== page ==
Do You Need a Dog Bite Accident Lawyer?

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Do You Need a Dog Bite Accident Lawyer?
Toronto is one of the most dog-friendly cities in the country. All over the downtown core, dogs are welcomed into public spaces and stores, allowing us to shop contentedly with our pooches by our side, safe and sound. Try walking your dog through a department store in Montreal, and you’ll likely be on the receiving end of a few disapproving glares, maybe even a polite request to remove the offending animal. When it comes to tolerance for dogs in public spaces, Toronto is the city to emulate. 

With so many animals living in a tight space (especially in some neighbourhoods like Liberty Village and Cityplace with a high concentration of dog-friendly condo buildings), people are bound to run into a few bad eggs once in a while. For the most part, Toronto dog owners are responsible enough to have properly trained and socialized their dog. But, too often are our potentially wonderful pets turned into vicious animals with a long list of behavioural problems because of our negligence, naiveté, or abuse. While it would be simple to just steer clear of those dogs and stay friendly to the well-mannered ones, just remember that even well-behaved dogs can bite.

If you are one of the unlucky victims of a dog bite, there are a few things you might be interested to know before consulting with a dog bite accident lawyer.

How Bad Was the Bite?

Some dogs are naturally mouthy. If they’re excited and playing around, your hand might accidentally slip into an open mouth. You will realize very quickly the difference between a bite and mouthiness, especially if the bite was accompanied by aggressive warning signs, which can include growling, rigid tail wagging, and direct eye contact.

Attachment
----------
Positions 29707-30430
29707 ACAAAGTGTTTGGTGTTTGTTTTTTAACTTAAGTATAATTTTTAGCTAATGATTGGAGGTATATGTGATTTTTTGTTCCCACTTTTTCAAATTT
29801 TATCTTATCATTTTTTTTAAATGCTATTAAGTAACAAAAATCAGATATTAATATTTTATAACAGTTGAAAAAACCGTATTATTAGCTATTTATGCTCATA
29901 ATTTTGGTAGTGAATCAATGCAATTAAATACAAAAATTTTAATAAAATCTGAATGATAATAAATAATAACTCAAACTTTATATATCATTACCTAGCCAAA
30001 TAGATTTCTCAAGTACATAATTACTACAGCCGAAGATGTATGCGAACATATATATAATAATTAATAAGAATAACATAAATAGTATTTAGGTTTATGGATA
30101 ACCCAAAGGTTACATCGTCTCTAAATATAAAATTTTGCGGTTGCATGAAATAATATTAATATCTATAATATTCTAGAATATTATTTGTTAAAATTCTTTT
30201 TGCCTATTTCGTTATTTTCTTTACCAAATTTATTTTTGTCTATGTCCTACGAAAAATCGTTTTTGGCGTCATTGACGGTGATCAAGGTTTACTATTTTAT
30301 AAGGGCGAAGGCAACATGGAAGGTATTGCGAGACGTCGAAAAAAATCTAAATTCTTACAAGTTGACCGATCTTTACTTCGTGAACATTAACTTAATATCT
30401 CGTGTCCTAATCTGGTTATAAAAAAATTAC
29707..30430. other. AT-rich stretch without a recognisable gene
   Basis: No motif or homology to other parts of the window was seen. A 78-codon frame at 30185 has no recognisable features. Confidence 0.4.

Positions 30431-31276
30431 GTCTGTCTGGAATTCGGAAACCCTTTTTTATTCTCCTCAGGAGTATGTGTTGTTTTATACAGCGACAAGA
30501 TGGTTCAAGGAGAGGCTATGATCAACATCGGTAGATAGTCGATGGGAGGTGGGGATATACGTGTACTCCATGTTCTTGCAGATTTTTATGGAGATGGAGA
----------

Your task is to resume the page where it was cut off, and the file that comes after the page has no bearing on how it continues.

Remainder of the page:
Did the dog break the skin? Toronto Animal Services has two levels of responses to dog bites: when the the dog bites through the skin or when the skin is left intact (for more information about TAS’s response, click here). Although some teeth are sharper than others—like puppy teeth, which feel like little needles that can easily rip the surface of almost anything—it takes a lot of force for an adult dog to puncture your skin. 

If the dog broke the skin, find out from the dog owner or handler if the dog is up-to-date on its shots, especially rabies. You should see a doctor regardless of that fact, but knowing what the dog is immunized against will give your doctor a better idea of what kind of treatment you need. Considering the uncleanliness of a dog’s mouth, you will likely be given a tetanus shot.

The Consequences

Depending on the severity of the bite and the type of dog that bit you, the incident may lead to serious consequences if you decide to report it to Toronto Animal Services. If the dog is banned by the province, such as a pit bull or pit bull mix, there is a strong likelihood that the owner will have to surrender the dog to Animal Services where the dog will be destroyed. For many victims of dog bites, this fact alone may cause a moment’s hesitation. No matter what side of the pit bull debate you’re on, there is a lot to be said about the owner who is responsible for raising an aggressive dog, no matter what the breed. By reporting a pit bull dog bite, it is the dog and not the irresponsible owner that will get the worst of the punishment.

For dog bites involving dogs allowed in the province, the punishment will depend on the severity of the attack, but the dog owner will likely be issued an order to muzzle.

The Aftermath of a Dog Bite

Getting bit by a dog can be a traumatic experience, one which will alter the way you treat dogs and other animals in the future. You may be permanently altered by the incident, both physically and mentally. If the dog bite was serious, it will leave you with scars, and you may have a hard time trusting dogs again. And, in a city so dog friendly, your quality of life could be affected if you’re too nervous to leave your home.

Dog Bites and the Law

If you’re seeking compensation for damages from a dog bite, remember that you, as the victim of the dog bite, are protected under Ontario law. The Dog Owner’s Liability Act states that every owner living in Ontario is responsible if their dog bites or attacks another person or domestic animal and that they are liable for damages resulting in a bite or attack. If the owner did nothing to prevent the bite or attack from happening, like letting their dog off-leash in an unauthorized area for example, they can be taken to court. If you decide to sue the dog owner, consider booking a free consultation with a dog bite accident lawyer at Sokoloff Lawyers.